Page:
Retailers participate in Cyber Monday
Retailers offer special deals online instead of in stores
For those who have been waiting for those holiday deals but haven't wanted to fight the crowds to get them, Monday is their day -- Cyber Monday.
Cyber Monday is the Monday following Black Friday, and retailers will be offering special deals online instead of in their stores.
Retailers said they're feeling pretty optimistic about Cyber Monday this year, and they have every reason to be optimistic. Black Thursday sales were strong and reveal consumers are searching for the best deal.
Instead of waiting in those lines in the cold, folks can now shop for the deals from the comfort of their own home.
About $1.25 billion -- that's about how much consumers spent on Cyber Monday last year, making it the biggest day for online shopping in history.
Some estimates put this year's sales over $2 billion. Channel 4 talked to shoppers who said waiting to shop on Cyber Monday is all about efficiency.
When shopper Anneesah Napier was asked why she likes shopping for deals online, she responded, "I guess because I can see it all in one place instead of getting to the store and having to visit so many different stores. So it just makes it more convenient."
Retailers are listening to customers. At Sears in Regency Square Mall, the store manager said it's making it easier to find many of the same deals online as shoppers find in stores. It's also offering extra incentives, like free shipping.
"It means a lot to us. We've been working with our customers all year with our rewards program," Sears Regency Square store owner Gary Griffin said. "Getting them online to shop. And we started early because they were able to buy our door-busters early this year by shopping online."
Sears is also offering a five-minute guarantee. If a shopper orders online, he or she can go pick up their item in the store and have it within five minutes.
Despite the perceived perks, some shoppers still prefer the brick and mortar stores.
"Online, sometimes you just don't know what you're getting," shopper Jessica Winebarger said. "You get it to the house and you're like, 'Oh, it doesn't have the same effect.'"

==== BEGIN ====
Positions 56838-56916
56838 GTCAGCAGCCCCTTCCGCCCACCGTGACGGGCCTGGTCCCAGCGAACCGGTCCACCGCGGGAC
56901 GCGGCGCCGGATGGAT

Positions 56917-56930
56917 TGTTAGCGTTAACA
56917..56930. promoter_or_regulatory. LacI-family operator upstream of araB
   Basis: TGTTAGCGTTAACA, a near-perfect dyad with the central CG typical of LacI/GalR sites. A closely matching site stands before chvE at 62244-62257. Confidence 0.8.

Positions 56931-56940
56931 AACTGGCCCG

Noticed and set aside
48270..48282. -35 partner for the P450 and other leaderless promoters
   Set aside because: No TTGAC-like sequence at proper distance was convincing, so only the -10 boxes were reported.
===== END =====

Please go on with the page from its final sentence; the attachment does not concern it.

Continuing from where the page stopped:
The hot items for Cyber Monday are electronics, jewelry, clothing, bedding and furniture.
While there are many winners on Cyber Monday, there are also losers. Many local shops and the state budget are just a few of the casualties of the busiest online shopping day of the year.
It's estimated that the state will miss out on more than $10 million sales tax by the end of the day. That figure will more than double by the end of the holiday shopping season.
The state budget relies on sales tax to pay for everything from schools to prisons.
Online stores with locations in Florida collect the 6-cent tax, but retailers outside the state normally don't. When the tax isn't collected, the onus falls on the shopper to download a form from the Florida Department of Revenue and mail it in with the taxes they owe.
"Last year about 7,000 people downloaded the form, filled it out and sent a check," said Rick McAllister, of the Florida Retail Federation. "That's miniscule compared to the number of people who bought things where taxes were not collected."
The Florida Retail Federation says stores that don't collect the tax have an unfair advantage over those that do. They're asking lawmakers to streamline the state tax code to make it easier for online shops to know what to charge.
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